As always, if reading's not your thing - a quick look at my time in Tulum is on my Youtube channel:
When I visited Tulum with my family for my mom's birthday last year, the entire time I couldn't stop thinking of how much my husband would have loved it. Since he couldn't join me last time, we decided to take a few days off and book a flight to Cancun. This was a totally spur-of-the-moment trip, so we ended up using up our points on our travel credit card (we have Chase Sapphire Preferred) to pay for our flights (we ended up using United Airlines) and car rental with AVIS. The flight to Cancun was around six hours in total from California and the drive was about an hour and a half from the airport to Tulum. It was a little cloudy when we landed, but the weather was a refreshing change from the gloomy weather we were experiencing back home. The mosquitos were already biting and the humidity was hot as hell, but once we got to our Airbnb, we forgot all about the cons and starting focusing on all the pros to being in paradise.
When I was in Tulum last year, the Superhost of this INSANELY gorgeous house in the jungle - Quentin - reached out to me for a collaboration. We weren’t able to work anything out at the time, so when I knew I was coming back to Tulum, I decided to contact him since he's pretty much the most down-to-earth guy ever and we ended up staying in his palapa for two nights.
Before I get into the details, let me just say that Quentin’s place is AMAZING. He told us that his property was in the middle of the jungle, and he was not kidding. It was a bit of a drive through a dirt road (feeling lucky that we opted for fully-covered insurance on our rental) and the foliage was so thick you could hardly see the sky, but it was totally worth it once we were parked and settled in.
This palapa accommodates four people with a bunk bed on the ground and a double bed up the stairs (loft style set-up), comes with Wi-Fi, a private bathroom, and a shared kitchen. I could go on and on about amenities, but what makes this place truly special is its location.
Waking up every morning to the sounds of the jungle was a pretty profound experience and I absolutely loved that Quentin made a healthy breakfast for us filled with fruits and vegetables grown around us. Admittedly, the majority of our first two days were spent just staying in together and we enjoyed every minute of it.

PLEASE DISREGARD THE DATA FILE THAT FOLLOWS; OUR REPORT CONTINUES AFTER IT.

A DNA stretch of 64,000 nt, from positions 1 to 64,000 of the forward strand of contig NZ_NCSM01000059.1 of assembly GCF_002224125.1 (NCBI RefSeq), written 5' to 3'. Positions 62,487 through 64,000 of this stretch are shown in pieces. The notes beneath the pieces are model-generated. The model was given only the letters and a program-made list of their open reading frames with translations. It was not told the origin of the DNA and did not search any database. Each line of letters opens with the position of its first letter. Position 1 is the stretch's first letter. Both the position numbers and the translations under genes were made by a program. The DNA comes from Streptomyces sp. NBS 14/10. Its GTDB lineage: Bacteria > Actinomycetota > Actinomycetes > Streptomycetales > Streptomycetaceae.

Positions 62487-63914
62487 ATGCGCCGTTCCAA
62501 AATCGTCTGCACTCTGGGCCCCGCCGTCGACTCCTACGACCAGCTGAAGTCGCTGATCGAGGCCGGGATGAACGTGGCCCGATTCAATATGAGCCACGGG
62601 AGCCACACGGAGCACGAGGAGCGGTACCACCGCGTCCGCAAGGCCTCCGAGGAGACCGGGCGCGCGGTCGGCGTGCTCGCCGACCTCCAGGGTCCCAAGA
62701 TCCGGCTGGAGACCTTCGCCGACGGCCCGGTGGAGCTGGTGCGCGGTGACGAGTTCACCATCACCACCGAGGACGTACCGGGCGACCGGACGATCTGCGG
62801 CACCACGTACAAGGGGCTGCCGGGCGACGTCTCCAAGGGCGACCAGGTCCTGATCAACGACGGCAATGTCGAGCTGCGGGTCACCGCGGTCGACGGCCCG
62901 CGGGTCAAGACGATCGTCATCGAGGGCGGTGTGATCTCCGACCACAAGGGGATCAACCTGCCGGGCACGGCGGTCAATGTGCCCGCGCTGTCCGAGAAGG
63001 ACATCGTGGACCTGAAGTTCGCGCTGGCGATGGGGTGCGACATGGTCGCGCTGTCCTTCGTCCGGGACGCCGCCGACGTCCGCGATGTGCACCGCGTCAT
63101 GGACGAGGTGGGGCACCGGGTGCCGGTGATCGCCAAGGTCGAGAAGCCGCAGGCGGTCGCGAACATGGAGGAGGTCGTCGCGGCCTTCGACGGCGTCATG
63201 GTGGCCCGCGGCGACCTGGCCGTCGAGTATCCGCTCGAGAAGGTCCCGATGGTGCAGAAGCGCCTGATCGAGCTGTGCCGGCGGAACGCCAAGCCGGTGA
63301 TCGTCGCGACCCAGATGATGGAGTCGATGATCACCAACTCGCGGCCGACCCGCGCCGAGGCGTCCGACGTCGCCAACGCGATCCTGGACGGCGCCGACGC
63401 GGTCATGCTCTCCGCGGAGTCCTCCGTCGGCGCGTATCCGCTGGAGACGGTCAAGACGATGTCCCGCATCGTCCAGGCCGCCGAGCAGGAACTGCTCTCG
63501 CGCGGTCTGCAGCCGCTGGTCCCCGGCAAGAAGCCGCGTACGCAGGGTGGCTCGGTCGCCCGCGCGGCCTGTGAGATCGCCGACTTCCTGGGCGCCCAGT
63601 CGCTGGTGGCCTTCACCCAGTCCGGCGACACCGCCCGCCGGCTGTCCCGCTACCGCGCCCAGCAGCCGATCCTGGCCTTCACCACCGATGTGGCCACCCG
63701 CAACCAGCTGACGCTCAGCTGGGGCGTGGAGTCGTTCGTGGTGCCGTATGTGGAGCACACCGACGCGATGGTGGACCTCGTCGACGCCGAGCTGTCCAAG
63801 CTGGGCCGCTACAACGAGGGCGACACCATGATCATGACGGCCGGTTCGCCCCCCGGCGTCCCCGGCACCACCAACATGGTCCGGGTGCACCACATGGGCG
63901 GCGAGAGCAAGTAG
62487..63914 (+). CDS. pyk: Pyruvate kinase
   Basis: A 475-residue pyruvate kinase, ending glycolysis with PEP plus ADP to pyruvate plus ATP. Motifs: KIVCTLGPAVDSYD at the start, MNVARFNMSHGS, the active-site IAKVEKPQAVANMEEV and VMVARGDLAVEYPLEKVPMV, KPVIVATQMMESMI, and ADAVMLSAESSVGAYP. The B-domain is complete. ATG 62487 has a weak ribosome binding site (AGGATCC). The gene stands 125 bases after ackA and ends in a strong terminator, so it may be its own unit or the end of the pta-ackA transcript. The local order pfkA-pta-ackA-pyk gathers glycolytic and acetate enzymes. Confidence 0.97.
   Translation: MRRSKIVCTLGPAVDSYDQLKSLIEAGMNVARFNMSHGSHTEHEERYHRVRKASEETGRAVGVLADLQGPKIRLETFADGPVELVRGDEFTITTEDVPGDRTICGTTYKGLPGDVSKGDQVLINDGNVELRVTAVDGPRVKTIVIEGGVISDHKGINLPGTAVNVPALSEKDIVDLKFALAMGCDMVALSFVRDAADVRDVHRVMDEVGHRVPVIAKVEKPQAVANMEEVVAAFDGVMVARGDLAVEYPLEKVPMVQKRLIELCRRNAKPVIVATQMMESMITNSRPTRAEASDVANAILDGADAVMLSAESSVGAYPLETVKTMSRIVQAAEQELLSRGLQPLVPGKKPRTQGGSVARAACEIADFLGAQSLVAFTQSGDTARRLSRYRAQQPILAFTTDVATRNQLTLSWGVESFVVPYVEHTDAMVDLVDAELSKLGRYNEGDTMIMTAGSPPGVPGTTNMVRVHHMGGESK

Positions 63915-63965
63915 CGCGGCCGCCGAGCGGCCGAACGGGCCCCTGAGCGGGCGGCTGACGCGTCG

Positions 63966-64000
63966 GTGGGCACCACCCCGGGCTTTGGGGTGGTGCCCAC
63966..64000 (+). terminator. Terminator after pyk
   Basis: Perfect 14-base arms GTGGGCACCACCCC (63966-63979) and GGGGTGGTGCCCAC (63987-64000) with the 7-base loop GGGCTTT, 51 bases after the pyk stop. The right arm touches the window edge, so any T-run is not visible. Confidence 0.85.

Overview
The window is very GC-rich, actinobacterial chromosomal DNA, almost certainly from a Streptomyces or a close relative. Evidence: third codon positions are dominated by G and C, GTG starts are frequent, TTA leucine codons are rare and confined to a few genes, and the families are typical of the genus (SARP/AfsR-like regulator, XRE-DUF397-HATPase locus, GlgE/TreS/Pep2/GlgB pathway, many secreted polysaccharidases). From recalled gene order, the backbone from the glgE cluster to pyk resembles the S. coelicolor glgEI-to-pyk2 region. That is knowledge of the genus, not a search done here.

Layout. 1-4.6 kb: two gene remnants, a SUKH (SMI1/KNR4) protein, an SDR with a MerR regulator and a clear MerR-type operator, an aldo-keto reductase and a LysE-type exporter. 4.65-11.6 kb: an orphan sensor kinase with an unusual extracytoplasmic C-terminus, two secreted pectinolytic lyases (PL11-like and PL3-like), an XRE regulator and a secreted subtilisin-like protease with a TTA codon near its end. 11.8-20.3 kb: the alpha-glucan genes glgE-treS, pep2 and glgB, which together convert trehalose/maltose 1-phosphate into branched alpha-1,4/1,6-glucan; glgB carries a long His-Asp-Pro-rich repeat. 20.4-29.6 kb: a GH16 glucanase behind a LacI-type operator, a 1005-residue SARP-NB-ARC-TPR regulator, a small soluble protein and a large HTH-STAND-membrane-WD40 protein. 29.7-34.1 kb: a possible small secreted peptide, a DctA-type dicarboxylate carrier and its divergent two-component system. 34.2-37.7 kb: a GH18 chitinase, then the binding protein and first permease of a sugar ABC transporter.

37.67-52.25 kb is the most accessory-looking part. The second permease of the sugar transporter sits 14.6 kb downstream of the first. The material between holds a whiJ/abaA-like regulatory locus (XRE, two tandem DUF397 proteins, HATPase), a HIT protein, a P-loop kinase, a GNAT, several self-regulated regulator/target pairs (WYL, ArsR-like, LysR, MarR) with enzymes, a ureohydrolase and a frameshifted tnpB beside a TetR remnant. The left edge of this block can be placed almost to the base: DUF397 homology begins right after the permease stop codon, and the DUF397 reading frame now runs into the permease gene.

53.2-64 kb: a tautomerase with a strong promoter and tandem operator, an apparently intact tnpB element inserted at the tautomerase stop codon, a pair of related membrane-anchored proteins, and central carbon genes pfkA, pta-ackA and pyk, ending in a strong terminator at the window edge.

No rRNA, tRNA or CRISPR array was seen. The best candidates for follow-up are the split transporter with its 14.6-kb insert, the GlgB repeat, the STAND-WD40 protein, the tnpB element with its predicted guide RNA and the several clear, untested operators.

Raleigh and I used this trip to reconnect to one another. Since we work together every single day, it can take its toll on our relationship in the sense that we focus too much on work and forget that we are first and foremost, a married couple. We talked a lot, laughed about things while swinging in the countless hammocks and swings built into every corner of Tulum, and (since the seaweed was really heavy at the beach) we made our way to visit a few cenotes.
In case you don't know what a cenote is, it's a natural sinkhole usually surrounded by bedrock and filled with water so clear you can usually see all the way to the bottom if the light hits the water just right. We visited just a few and the two I think worth mentioning are Escondido Cenote and Cenote Calavera. The water at both of these places was super clear and the surrounding jungle is absolutely beautiful, but what I loved the most about both of these places was how private they were. A lot of cenotes can get pretty busy the more touristy they are, and while there were people around at the time, neither of them were overrun by tourists.
Escondido Cenote (No caves here, but refreshingly lacking tourists.)
Cenote Cristal (Honorable mention since there's a diving board, but not as clean.)
Cenote Calavera (My favorite of all the ones we visited.)
When we weren't lazying it up at our palapa or at a cenote, we decided to splurge a little and try out some of the restaurants on the beach.
El Pez Restaurant
Food: Delicious & fresh
Decor: Ocean-inspired & I'm obsessed